Two switches control the operation of the DPM. Switch S1 determines if the positive or negative supply is being monitored, and switch S2 if current or voltage is being monitored. Our DPM has a single range (+/- 200 mV, actually +/- 199.9 mV), so we need a voltage divider to knock our supply voltage down to that range. With the values of R2, R3, and R4 shown, the full scale of the DPM (i.e., 200 mV) represents 20 Volts. One section of the 'Volts/Amps' switch S2 controls the placement of the decimal point on the DPM, and also controls whether "V" or "A" is activated on the meter. By the way, the meter is auto-polarity capable, and will automatically indicate a negative sign if appropriate. As wired, the meter reads -19.99 to +19.99 Volts, and 0 to +1.999 Amps (we don't expect current flowing into the meter). This gives us resolution of 10 mV in setting the two adjustable power supplies, and resolution of 1 mA in measuring current. Trim pot R3 allows us to calibrate the DPM. I did this by turning the positive power supply up to max voltage (about 19.95 Volts), and adjusting R3 to make the DPM match my handheld DVM.
A word or two about the current sense resistors. These are precision 0.10 ohm wirewound resistors. I used 3-watt resistors because that's what my supplier had in stock. Anything 1-watt or above will work. Applying Ohm's Law, you can see that 2 amps times 0.10-ohms equals 0.2 Volts, which is the full scale range of our DPM. Perfect! The XP-720 power supply uses a three-terminal regulator in each of the adjustable supplies. A voltage divider in the output of each supply taps a small portion of the output voltage to be fed back to the 'ADJ' terminal of the regulator. The regulator then turns on it's internal pass transistor (or turns it off) as necessary to maintain the correct voltage at the 'ADJ' pin. As originally assembled, the V-OUT pin of the regulator goes directly to the top of the voltage divider, then to the output terminal (on the front panel). We will break that circuit, and insert the sense resistor between the V-OUT pin of the regulator and the top of the voltage divider. If switch S2 is positioned in "AMPS", the voltage across the selected sense resistor (positive or negative supply) is routed to the input pins of the DPM. The DPM reads 0-199.9mV, but displays 0-1.999 Amps. Note that because the current sense resistor is installed before the feedback voltage divider, the current in the voltage divider will be included in the display. At 12 Volts, this is typically about 10mA. With no load connected, we can read that value directly off the DPM. So to get an accurate reading on the current in our external test circuit, we remember to subtract the voltage divider current from the DPM's indicated value.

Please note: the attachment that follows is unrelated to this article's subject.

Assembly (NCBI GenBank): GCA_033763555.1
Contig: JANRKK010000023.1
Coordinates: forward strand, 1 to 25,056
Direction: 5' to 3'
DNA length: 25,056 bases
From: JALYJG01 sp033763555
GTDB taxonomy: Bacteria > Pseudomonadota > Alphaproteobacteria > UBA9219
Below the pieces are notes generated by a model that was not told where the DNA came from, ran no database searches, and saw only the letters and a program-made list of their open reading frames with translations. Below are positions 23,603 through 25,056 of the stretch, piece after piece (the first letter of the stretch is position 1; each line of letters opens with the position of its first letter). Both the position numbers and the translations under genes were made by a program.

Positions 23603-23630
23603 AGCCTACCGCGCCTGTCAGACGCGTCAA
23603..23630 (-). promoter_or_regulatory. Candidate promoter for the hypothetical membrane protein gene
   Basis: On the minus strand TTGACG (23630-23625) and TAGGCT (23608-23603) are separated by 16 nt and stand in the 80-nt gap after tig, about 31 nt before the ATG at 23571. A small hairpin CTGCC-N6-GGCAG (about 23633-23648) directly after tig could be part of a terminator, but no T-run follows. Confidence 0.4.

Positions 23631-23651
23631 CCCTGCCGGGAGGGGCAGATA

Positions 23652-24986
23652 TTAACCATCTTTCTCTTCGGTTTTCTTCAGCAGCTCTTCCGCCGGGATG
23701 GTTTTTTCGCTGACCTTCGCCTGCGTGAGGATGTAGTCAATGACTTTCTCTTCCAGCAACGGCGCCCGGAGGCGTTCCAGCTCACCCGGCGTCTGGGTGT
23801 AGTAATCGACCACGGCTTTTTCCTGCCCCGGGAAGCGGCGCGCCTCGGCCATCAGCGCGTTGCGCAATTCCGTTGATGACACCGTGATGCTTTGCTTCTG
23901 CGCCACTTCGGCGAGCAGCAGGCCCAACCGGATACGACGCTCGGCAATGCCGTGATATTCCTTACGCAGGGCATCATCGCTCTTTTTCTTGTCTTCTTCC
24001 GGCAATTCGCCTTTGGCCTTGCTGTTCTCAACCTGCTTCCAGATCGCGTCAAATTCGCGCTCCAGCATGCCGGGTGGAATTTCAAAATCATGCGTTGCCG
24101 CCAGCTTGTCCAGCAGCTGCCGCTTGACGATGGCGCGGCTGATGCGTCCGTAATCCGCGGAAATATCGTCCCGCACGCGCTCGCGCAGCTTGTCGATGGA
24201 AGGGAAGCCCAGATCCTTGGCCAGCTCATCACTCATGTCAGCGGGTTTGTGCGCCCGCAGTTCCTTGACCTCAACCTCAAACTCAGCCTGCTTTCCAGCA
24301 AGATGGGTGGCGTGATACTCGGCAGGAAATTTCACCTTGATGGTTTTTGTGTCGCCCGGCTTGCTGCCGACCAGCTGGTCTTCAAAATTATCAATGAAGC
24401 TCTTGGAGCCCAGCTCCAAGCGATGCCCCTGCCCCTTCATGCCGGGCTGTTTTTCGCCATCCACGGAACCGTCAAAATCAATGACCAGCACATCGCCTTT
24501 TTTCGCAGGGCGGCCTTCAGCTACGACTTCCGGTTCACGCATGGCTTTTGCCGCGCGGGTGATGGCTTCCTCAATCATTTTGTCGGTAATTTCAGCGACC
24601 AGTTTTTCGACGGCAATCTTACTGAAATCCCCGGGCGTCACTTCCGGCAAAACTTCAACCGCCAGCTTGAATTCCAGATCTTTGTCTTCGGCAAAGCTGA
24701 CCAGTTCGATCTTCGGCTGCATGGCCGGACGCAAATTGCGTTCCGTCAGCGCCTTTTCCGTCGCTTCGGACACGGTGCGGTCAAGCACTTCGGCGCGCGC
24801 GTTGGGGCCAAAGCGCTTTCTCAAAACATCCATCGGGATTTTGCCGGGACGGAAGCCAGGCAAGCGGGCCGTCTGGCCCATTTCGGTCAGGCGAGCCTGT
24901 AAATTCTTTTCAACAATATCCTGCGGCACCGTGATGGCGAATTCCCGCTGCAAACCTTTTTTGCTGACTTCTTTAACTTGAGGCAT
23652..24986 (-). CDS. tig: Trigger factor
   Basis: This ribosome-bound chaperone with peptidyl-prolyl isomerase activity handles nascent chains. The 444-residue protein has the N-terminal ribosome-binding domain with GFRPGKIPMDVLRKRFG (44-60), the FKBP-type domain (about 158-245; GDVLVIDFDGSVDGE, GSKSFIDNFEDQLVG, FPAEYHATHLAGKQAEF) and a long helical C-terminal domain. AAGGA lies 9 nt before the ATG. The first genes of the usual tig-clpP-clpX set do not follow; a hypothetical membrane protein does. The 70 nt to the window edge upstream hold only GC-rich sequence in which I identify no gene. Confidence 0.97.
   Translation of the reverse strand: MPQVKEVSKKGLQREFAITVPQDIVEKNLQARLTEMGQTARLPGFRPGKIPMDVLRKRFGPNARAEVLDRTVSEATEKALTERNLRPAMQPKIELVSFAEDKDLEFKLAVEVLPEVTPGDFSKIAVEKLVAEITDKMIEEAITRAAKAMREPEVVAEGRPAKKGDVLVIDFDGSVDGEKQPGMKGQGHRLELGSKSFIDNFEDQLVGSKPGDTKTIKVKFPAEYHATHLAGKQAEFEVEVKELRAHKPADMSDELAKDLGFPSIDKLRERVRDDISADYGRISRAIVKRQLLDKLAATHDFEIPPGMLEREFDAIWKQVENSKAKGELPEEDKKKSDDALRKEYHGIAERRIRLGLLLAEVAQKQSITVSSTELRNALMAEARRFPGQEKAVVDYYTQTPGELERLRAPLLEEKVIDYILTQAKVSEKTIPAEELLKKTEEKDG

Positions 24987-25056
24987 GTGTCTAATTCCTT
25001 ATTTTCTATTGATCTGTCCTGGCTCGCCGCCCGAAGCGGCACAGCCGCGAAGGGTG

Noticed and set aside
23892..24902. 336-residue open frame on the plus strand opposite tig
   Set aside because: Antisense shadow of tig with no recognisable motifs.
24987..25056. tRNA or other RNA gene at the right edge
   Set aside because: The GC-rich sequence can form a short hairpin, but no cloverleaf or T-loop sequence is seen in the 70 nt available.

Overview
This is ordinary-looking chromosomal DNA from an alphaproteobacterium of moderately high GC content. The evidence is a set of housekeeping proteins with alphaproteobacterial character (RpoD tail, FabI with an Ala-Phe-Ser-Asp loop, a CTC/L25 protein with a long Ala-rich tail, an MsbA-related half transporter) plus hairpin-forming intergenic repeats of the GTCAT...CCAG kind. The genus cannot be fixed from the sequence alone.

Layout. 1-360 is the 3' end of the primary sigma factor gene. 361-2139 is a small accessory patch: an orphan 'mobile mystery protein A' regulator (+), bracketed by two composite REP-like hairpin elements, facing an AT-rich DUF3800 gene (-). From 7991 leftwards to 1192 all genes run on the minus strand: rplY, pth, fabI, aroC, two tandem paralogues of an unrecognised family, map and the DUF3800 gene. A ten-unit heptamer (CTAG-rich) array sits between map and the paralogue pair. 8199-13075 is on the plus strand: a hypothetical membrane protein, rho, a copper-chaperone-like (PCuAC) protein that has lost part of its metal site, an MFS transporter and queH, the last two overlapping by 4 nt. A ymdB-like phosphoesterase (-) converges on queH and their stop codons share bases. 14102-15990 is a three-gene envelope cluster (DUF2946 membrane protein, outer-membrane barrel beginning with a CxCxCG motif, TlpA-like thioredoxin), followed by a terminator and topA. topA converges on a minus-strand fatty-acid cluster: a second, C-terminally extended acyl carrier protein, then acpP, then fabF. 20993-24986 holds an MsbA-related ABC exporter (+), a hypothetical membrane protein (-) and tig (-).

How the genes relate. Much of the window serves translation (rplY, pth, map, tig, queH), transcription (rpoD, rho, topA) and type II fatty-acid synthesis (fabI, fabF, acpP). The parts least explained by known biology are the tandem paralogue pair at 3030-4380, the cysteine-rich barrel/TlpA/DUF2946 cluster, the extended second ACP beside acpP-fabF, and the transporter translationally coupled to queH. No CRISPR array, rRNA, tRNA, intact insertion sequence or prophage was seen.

In constructing our DPM addition, we needed to find a place for some stuff inside the cabinet of the XP-720. The DPM and two switches installed on the front panel, upper left quadrant. Here's a picture of that:
There was some space above the main transformer for the 9 Volt battery, so we mounted a metal clip on the inside rear panel in that area, to hold the 9V battery in place. To mount the two current sense resistors, we mounted a 5-terminal strip (of the old-fashioned phenolic & solder lug variety) to the inside rear panel. For resistors R1 - R4 and the opto-coupler U2, we fabricated a small 1-in x 2-in pc board, using cut-and-peel techniques, and mounted it to the inside front panel. For all wiring except the sense resistors, we used some colored ribbon cable, AWG 30 stranded, stripping off what we needed one wire color at a time. For the sense resistors, we used AWG 20 hookup wire.
The inside view of the power supply is a lot busier after the mods for the DPM:
and here's an overall view of the front panel, with display:
I like this one! I frequently have a need for a variable supply when testing homebrew circuits, and the triple power supply is just what I need on the bench. With an amp out at 13.5 V, it will easily handle that QRP full-gallon. It even has 6 and 12 V AC available, for those rare filament-power circuits (what are those called, again?). Don't know how long this kit will be around, but I highly recommend it.
The Digital Panel Meter is a pure luxury. Cost for new parts for the DPM mod would be around $50, but I only had to buy the 3PDT switches at $6/each and the sense resistors at $2/each, because I had picked up a $3 panel meter at a recent swapfest, and the rest of the parts were already in my junkbox.
73, monty N5ESE